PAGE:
Between October 27, 1992, and November 12, 1992, Waclawik and other District personnel returned to the EPC site numerous times to obtain samples from station 1A's surreptitious probe. Each time, Waclawik was in full District uniform. Neither the existence of the 24 foot surreptitious probe nor the real reason for its presence was ever revealed to EPC personnel. He took steps to allay EPC's suspicions, including programming the automatic sampler for an anticipated holiday schedule and stopping his activities when he became aware of being followed by an EPC employee. Occasionally, his activities were interrupted by the unexpected arrival of EPC employees. Neither Waclawik nor the other District employees sought or obtained search warrants for any of the visits.

Waclawik submitted the samples for analysis and reported his findings to his superiors. Giedraitis directed that EPC not be notified of the covert investigation. Waclawik and other District employees returned to EPC 10 times over the next two weeks to gather more samples. On November 10, 1992, a search warrant was issued on the basis of Waclawik's affidavit.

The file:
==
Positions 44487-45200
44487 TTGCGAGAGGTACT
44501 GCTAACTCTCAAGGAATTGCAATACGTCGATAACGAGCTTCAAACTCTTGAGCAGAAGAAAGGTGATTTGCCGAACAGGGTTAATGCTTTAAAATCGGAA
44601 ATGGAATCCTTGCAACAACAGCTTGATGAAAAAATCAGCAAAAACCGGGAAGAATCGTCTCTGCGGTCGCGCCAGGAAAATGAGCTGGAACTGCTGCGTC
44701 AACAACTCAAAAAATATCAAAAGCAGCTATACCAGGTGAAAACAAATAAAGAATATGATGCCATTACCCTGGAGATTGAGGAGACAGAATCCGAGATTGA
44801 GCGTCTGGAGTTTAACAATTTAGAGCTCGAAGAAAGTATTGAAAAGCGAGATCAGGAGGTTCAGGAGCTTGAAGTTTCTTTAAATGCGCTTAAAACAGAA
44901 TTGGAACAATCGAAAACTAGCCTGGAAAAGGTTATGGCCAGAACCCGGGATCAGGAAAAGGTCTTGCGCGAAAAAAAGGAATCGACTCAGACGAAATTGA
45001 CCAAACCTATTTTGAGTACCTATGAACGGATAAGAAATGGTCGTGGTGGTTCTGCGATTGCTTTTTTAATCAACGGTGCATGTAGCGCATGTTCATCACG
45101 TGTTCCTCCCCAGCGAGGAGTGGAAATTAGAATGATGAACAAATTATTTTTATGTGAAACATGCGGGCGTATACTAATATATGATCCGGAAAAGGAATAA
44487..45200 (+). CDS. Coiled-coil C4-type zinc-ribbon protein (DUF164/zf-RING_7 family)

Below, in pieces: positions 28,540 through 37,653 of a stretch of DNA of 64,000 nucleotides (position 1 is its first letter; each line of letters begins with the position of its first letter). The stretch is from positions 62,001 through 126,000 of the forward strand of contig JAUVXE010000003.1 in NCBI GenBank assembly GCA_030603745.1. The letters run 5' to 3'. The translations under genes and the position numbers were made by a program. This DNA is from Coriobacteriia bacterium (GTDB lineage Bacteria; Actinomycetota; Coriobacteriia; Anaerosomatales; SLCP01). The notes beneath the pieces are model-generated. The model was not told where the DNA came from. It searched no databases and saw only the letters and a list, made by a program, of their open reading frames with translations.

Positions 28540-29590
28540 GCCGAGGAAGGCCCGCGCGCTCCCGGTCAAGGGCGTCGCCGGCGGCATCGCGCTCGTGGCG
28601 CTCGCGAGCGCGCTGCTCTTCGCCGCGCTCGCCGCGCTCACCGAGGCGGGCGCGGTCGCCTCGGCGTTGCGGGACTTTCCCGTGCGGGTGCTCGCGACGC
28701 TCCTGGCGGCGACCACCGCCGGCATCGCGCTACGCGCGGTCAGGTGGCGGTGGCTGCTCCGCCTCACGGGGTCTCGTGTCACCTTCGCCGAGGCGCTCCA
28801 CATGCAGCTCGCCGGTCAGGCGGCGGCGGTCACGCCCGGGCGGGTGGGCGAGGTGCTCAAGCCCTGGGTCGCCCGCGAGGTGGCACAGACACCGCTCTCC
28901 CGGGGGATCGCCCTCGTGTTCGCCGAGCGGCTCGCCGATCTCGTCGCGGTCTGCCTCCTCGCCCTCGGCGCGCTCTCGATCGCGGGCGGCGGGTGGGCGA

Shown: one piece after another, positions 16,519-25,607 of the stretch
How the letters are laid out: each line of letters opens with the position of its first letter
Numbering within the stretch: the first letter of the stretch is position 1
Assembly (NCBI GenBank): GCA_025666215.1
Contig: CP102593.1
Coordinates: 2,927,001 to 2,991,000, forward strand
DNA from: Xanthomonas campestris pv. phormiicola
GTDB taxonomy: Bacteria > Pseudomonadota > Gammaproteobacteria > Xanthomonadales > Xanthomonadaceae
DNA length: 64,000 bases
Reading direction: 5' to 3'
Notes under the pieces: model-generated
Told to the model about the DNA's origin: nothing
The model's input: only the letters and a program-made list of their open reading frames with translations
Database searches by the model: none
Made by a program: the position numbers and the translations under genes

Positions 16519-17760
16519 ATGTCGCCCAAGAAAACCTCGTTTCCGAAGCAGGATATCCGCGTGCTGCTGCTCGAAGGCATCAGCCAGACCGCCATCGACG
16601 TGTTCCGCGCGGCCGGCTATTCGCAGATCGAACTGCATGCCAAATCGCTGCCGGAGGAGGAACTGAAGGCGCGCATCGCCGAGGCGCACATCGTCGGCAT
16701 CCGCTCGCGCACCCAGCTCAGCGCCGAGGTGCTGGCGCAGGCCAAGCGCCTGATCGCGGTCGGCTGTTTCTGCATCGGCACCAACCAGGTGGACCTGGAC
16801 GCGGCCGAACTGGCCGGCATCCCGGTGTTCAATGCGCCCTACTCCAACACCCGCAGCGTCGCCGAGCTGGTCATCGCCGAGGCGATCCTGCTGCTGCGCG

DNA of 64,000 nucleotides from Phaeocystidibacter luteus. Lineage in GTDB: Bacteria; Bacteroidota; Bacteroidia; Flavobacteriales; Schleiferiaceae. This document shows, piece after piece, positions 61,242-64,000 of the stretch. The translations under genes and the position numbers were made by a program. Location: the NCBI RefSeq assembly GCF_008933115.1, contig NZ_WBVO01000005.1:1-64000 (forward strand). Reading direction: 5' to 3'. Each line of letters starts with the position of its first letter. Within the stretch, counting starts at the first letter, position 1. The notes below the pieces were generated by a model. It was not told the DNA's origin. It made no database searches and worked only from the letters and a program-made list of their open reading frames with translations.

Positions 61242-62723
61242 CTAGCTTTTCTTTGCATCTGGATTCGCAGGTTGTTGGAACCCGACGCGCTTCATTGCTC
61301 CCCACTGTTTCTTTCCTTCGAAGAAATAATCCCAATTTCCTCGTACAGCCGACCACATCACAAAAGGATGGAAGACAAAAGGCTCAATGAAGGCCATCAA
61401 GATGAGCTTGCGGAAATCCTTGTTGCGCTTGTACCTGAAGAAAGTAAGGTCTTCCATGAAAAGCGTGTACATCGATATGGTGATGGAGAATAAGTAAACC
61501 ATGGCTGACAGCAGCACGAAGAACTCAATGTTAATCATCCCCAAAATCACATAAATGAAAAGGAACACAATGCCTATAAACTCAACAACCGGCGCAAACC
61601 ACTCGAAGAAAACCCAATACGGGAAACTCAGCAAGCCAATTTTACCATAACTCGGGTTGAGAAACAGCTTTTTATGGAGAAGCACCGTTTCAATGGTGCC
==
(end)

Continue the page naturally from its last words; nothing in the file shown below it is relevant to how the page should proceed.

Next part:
The trial court granted EPC's motion to suppress. In its February 23, 1996, written order and opinion, the court found that the State's argument, that EPC did not have a reasonable expectation of privacy in the wastewaters, was irrelevant because the minimized privacy interests of commercial establishments are taken into account in the administrative search exception to the warrant clause. The court ...